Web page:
Minister Porter is suggesting that family law court judges would face certain extinction, slowly dying out as the government refuses to replace the retiring judges. Their solution to allow generalist judges to hear complex law cases is just simply not acceptable. All the government has as evidence that this will work is a report commissioned by consultancy PricewaterhouseCoopers, which took six weeks of desktop research as well as some consultation with a few senior stakeholders. That report made some very heroic assumptions, including that there was an equivalent level of complexity between the Family Court and the Federal Circuit Court. That is patently a ridiculous assumption to make and it undermines the findings of this report, which, unsurprisingly, was that the Family Court was less efficient than the Federal Circuit Court—hardly surprising when you're dealing with such complex cases.
The government has handled this bill incredibly poorly and has not bothered to talk to people and groups who are in the family law system every single day: the family groups, the charities, the registrars, the legal assistance services, the lawyers and the judges to name but a few. There are absolutely serious issues facing the Family Court right now. Delays are one part. The idea that you can give the courts less money to do more with is absolutely absurd. The government continue to run a flawed agenda with a process they do not comprehend and they are relegating families and, moreover, vulnerable children to lives on a waiting list—lives which are unstable and unpredictable. The government have the capacity right now to act by giving money to the courts and by replacing the judges who have recently retired, to enable more cases to be heard in a timely manner and get those families off the waiting list. Families should not be in limbo for four years because this government see them as a place to save money.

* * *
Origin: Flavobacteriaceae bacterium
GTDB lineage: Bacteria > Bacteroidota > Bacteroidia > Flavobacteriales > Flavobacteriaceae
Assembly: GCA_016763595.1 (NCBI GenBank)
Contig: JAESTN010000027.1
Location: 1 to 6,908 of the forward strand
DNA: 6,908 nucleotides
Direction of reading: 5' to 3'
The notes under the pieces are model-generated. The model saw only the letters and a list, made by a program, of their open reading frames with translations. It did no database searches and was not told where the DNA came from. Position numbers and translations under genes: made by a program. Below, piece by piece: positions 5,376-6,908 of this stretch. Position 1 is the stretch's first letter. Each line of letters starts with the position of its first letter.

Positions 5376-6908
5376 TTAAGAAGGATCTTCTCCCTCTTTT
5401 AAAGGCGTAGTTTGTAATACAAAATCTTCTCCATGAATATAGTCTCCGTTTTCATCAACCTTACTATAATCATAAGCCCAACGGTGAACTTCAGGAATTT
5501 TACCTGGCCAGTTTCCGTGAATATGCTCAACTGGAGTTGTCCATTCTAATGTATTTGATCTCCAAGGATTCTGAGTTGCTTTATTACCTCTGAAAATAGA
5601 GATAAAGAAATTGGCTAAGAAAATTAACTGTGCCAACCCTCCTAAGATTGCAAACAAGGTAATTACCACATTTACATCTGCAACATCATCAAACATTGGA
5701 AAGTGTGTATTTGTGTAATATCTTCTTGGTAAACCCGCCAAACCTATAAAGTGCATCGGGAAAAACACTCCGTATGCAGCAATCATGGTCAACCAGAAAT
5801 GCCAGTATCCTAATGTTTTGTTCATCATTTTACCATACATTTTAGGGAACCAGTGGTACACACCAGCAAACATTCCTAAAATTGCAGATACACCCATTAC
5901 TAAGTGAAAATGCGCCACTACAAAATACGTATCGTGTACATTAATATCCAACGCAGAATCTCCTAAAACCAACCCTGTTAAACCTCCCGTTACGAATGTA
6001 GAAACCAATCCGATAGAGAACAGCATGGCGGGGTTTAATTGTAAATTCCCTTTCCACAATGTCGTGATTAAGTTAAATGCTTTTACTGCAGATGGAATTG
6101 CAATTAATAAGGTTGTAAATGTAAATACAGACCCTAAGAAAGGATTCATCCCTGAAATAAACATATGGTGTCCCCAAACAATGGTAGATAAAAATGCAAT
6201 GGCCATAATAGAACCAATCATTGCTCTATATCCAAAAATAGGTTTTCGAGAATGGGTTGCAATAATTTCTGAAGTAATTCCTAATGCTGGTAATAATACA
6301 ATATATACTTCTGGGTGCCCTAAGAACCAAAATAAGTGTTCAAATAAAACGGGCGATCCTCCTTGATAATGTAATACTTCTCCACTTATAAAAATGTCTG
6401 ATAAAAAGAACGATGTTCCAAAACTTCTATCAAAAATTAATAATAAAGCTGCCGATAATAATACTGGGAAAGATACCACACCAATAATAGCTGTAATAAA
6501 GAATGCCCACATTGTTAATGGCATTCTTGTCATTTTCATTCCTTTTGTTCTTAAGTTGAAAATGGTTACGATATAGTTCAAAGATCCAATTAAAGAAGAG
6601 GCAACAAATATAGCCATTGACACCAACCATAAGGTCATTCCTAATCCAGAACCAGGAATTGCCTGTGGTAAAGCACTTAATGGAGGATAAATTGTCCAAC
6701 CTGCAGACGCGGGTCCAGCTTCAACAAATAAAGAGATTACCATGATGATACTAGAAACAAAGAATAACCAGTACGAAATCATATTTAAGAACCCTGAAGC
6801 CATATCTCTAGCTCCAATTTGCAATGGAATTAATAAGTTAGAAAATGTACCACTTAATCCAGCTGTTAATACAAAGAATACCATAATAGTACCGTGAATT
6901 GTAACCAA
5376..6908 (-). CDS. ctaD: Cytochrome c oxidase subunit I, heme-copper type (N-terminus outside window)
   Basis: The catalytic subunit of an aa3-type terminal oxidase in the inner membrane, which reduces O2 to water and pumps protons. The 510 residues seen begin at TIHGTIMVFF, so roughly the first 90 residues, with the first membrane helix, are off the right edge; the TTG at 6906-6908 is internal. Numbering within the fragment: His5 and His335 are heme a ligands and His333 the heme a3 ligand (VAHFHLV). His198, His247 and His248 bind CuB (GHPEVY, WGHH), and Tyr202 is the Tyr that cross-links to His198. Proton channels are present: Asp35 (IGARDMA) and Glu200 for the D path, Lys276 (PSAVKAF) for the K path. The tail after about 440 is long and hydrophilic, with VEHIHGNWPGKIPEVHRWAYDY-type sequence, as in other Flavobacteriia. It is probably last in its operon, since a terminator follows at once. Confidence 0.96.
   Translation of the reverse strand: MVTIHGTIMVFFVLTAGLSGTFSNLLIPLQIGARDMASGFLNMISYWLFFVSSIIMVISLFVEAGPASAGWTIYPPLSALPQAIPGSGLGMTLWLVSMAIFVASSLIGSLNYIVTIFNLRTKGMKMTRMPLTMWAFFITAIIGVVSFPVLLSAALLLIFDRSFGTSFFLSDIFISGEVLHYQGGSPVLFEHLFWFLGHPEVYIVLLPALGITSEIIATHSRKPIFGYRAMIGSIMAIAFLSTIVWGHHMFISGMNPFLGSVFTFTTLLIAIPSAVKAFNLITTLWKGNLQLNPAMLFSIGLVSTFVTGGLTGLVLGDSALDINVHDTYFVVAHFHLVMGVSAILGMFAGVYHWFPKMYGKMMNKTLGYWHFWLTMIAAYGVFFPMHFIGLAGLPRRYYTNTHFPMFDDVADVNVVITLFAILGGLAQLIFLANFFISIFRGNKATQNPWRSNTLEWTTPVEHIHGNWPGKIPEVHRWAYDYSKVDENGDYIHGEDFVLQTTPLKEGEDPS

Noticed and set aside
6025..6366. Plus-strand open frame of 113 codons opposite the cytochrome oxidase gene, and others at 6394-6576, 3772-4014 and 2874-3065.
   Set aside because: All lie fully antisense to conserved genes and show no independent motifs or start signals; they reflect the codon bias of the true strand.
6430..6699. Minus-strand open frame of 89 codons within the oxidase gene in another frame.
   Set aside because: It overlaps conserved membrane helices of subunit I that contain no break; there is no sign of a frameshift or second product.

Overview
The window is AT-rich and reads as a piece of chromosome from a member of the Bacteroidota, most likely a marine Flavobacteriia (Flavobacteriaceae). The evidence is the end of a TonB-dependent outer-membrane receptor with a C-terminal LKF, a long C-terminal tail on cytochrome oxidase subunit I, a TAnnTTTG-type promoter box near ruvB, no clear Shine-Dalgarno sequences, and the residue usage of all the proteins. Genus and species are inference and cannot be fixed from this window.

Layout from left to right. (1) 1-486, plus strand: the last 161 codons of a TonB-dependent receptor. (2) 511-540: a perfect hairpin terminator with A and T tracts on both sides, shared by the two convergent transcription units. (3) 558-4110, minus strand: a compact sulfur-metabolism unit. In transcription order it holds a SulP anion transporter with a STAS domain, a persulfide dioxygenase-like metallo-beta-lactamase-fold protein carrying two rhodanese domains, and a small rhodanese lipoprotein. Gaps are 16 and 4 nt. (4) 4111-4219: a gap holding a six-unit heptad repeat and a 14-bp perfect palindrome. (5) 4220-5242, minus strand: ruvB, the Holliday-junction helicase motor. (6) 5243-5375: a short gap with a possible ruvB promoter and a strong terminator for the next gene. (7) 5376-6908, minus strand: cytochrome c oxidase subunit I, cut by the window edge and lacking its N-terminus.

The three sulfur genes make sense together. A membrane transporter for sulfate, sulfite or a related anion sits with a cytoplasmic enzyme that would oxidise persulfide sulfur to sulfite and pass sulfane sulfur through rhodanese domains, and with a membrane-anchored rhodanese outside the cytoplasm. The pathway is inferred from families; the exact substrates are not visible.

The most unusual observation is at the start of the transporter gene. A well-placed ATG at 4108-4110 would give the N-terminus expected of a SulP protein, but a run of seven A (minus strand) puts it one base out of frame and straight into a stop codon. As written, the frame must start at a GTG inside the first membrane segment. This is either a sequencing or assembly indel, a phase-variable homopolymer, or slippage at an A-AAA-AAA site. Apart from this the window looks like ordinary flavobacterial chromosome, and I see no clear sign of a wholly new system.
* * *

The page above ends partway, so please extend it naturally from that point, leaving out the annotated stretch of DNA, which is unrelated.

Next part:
This week I have the pleasure of arranging a briefing for members of the community who know too well the shortcomings of the family law system, who know what it's like to be affected by it and who work with children who have been devastated as a result of the inadequate process of the family law system. They will come to Canberra to advocate for a better, fairer system that is focused on better, more timely outcomes for families who need it.
My great fear is that, 20 years from now, someone occupying these benches will get up and make a national apology to those families being disadvantaged by the current delays. We can stand up in this place and debate this and speak to the complexities of the delays, time frames and legal-speak but, at the end of the day, we are talking about our children. We are talking about their lives and their stability. All of us in here, each and every person, who haven't experienced the dog's breakfast of family law should be grateful.
The government needs a laser-like focus trained on the outcomes for children who are subject to the Family Court. It needs a laser-like focus on bringing change that is needed and funding that is so desperately required. Anything less than that is an abject failure to do the exact thing government is supposed to do, which is protect its citizens. I applaud the work of all those people in the system and thank them for their tireless work on behalf of the families and children who find themselves there. It is not a choice that people voluntarily submit themselves to without good reason. The work that these people do is intense and the consequences are immense. I look forward to welcoming the delegation of family law activists this week to parliament and to working with them to ensure that the right and just outcomes are reached, not a cost-saving exercise that benefits nobody.